Photo by Rome City Schools
Students in Rome City Schools are learning about Native American culture and customs. Anyone within a stone’s throw of Northwest Georgia has almost certainly heard the stories about Major Ridge and the Chieftains Museum, climbed to the top of the Etowah Indian Mounds to admire the view, or walked in the footsteps Native Americans who marched out west on the Trial of Tears. Laced with a rich history and knotted together with lore and imagination are the stories handed down through generations of America’s original inhabitants.
One former teacher fell in love with the way Native Americans explained the world around them and made it her mission to pass these stories on.
Carol H. Brown, a retired educator from Rockdale County, taught eight-grade students for 34 years. With a strong focus on social studies and history, Brown developed a love for all-things-past. One storied group, however, would be the catalyst for her current role in schools who invite her to come out and speak to children of all ages.
“I really loved to teach Georgia Studies to my eight graders, and as sort of an offshoot to the lessons, I would provide Native American stories as enrichment for my students,” Brown explained. “But because I was a teacher in Georgia, more and more of my stories came from the Cherokee culture since many of the resources and the native people are still here today.”
Brown went on to explain that she is a member of the Daughters of the American Revolution, a group specifically tasked with educating children, preserving history, community service and honoring veterans. Part of her contribution to the group is hosting lectures about Native American culture. Since Native American history is one that is directly tied to Georgia, Brown chose to examine these stories more closely and pass them on through storytelling.
“I do try to concentrate on the Cherokee tribe, but I also try to tie tribal cultures around the world to each other and explore their commonalities,” said Brown. “Studying history is essential. I think young people today can benefit by having a good sense of what came before. So much of what we hear is all about now and I love the thought of connecting young people with what came before them.”
Using a spider to explain how the Cherokee people got fire across the water and a 10-foot hare to explain how the tribe related to the animals they used for food and clothing, Brown told animated tales she had learned directly from the Cherokee Nation.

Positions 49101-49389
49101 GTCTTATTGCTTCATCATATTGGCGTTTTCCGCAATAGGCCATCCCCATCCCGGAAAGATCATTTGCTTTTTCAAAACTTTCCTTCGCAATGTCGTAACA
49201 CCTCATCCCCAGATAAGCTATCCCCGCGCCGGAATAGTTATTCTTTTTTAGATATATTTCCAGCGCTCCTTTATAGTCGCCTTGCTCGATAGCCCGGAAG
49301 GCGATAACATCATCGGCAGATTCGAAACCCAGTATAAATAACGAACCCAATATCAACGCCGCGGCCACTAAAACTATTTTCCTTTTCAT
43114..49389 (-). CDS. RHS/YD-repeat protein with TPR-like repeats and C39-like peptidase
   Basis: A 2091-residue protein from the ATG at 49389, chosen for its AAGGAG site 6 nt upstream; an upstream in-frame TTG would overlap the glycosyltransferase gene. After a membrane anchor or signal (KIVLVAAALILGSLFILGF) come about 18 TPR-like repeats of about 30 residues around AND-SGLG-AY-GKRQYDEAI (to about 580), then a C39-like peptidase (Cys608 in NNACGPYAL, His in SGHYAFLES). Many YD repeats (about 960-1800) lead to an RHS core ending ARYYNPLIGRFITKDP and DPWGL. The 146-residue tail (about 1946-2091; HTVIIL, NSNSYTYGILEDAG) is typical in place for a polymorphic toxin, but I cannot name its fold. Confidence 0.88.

She also gave a stirring demonstration of the sound of a Cherokee flute, beautifully crafted from white and red cedar wood. Perhaps what was most exciting for the group of second grade students was Brown’s blow-gun demonstration. Using a river cane that had been hollowed out, the Cherokee storyteller hit a target with darts made from willow twigs and thistle downs. All of her relics, including a drum made from animal skin, were constructed using materials and methods true to the Cherokee.
“We were able to experience Mrs. Brown’s storytelling because I teach her grandson, T.J. Brown,” said Courtney Cescutti who serves as a second grade teacher at West End. “His mother, Allison Brown, is also a third grade teacher here, so she was able to put us all in touch. We are comparing our present culture to the American Indian’s past, so this was really great for enforcing what we are learning in class.”
From food and tools, to clothes and cultures, Cescutti said that the students have enjoyed finding themselves in the identity of a group they are unfamiliar with.
“Mrs. Brown has given our students a picture to pair with everything we’ve studied which will help them to understand the American Indian culture even more. We are actually planning a trip to New Echota, where we will get to go and see the Cherokee Indian Nation’s capital on October 19. We are going to also start studying Sequoia and his contributions to the Cherokee alphabet. So, these stories they were told today will really help them makes these important connections to America’s past.